Altman Sees Kean ‘Chipping Away’ at Abortion Rights

LAMBERTVILLE – Last week, CD-7 Rep. Thomas H. Kean Jr. posted the following:

“I commend the passage of the Fiscal Year 2024 National Defense Authorization Act. This critical legislation reinforces our commitment to national security, provides necessary resources for our armed forces and supports our military personnel and families. I am proud to be part of the bipartisan coalition that came together to prioritize our nation’s defense capabilities and ensure a strong and secure future for America.”

It’s not really that simple.

Prior to the vote referenced above, the House also voted on various amendments to the bill, including one to reverse the Pentagon’s post-Roe policy of reimbursing women service members who need to travel to another state to receive abortion services.

Kean voted “yes” on that as well.

So did the state’s other two Republicans in the House, Chris Smith and Jeff Van Drew. All nine House Democrats from New Jersey voted “no.”

While Kean’s “yes” vote was in line with virtually all other House Republicans, it comes from a man who has at times called himself “pro-choice” in regard to abortion rights.

Democrat Sue Altman is paying attention.

“This stuff is going to come back to haunt him,” she said in a conversation Monday morning.

Altman already has announced plans to challenge Kean next year. And she seems to be off to a good start; having raised about $217,000 in the first month of her campaign.

The 7th District, which ranges over six counties in the western part of the state is by New Jersey standards, fairly rural. It also became more Republican leaning after the 2020 Census, which certainly helped Kean defeat four-year incumbent Tom Malinowski by about 9,000 votes last November.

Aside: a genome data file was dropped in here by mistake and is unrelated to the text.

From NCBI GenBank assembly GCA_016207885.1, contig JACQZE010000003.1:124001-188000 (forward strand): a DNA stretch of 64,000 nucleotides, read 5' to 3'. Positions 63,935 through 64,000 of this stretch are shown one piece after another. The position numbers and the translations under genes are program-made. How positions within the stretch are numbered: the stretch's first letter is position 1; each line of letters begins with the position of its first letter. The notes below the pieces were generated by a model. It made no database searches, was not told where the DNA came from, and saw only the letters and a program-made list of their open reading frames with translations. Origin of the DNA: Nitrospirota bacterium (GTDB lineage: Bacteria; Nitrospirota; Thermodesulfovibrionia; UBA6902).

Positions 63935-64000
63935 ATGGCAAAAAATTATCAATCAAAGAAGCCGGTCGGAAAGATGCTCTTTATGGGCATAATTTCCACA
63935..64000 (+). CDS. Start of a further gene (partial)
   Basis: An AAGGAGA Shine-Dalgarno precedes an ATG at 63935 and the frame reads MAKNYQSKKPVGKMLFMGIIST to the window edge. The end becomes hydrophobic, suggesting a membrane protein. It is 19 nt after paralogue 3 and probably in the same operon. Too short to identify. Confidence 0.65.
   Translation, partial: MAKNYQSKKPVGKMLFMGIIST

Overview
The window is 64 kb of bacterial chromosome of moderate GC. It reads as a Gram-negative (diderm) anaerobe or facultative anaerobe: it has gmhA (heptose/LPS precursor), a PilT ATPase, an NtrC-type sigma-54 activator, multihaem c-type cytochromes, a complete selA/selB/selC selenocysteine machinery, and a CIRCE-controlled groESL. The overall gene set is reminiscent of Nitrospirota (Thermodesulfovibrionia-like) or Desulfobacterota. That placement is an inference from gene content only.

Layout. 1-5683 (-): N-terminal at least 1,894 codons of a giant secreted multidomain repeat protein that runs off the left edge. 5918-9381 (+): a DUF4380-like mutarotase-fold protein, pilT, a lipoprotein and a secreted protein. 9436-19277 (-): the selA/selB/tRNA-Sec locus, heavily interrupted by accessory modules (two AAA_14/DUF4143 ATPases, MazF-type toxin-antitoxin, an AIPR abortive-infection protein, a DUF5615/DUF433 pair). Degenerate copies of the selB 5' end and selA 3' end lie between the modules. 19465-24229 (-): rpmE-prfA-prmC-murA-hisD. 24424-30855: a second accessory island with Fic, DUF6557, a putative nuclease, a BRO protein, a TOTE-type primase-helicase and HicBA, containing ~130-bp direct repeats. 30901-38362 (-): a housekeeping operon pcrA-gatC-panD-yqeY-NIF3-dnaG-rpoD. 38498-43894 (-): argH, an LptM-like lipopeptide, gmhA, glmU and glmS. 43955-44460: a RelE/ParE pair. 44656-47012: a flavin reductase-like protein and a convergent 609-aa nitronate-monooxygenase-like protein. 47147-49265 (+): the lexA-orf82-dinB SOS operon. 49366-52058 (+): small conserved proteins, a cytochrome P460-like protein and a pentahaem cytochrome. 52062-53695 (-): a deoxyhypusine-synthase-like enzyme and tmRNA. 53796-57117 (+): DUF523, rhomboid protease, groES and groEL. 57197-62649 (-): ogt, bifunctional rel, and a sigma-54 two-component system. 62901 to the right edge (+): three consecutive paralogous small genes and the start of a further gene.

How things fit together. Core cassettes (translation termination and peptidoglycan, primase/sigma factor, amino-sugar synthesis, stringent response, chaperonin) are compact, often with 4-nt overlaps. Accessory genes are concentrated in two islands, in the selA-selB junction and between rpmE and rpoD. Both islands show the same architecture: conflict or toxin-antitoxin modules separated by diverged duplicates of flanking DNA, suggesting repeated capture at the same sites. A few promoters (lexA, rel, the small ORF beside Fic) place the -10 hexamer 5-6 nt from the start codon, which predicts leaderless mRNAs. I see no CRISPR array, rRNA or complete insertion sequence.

Still, CD-7 has been a battleground district since 2018 and that’s unlikely to change next year.

Altman said last year’s redistricting was disruptive and that some voters in the district’s new towns didn’t know they were in the 7th. That’s not surprising, given the fact many people do not follow politics that closely.

This time around, Altman says she has more time to travel around the district and if nothing else, make sure everyone knows the new map.

Abortion rights most likely helped Democrats do better than conventional wisdom suggested in last year’s midterms and that issue is not going away.

In travelling the district, Altman says she finds women of various political persuasions frustrated and scared about the future.

She says Kean by his recent vote is “chipping away” at women’s rights.

The amendment in question to the defense act is not likely to go anywhere in the Democratic-controlled Senate. But that may not be the point. The House action plus the passage of state abortion bans after six weeks – most recently in Iowa – fuels the narrative that Republicans are indifferent, if not hostile, to women’s rights. Expect this to be a major issue next year.

As both a candidate and now a congressman, Kean has been reluctant to interact with the press and public other than staged events. A telephone “town hall” he had a few weeks ago was noteworthy for producing no tough questions for the congressman.

Altman certainly knows that.

“That’s not something that should be blown over,” she said. “If you’re an incumbent and you’re not holding public events … that’s a malfunction of democracy. People are very sensitive to that.”

Fair point, but Kean’s style didn’t prevent him from winning last year.

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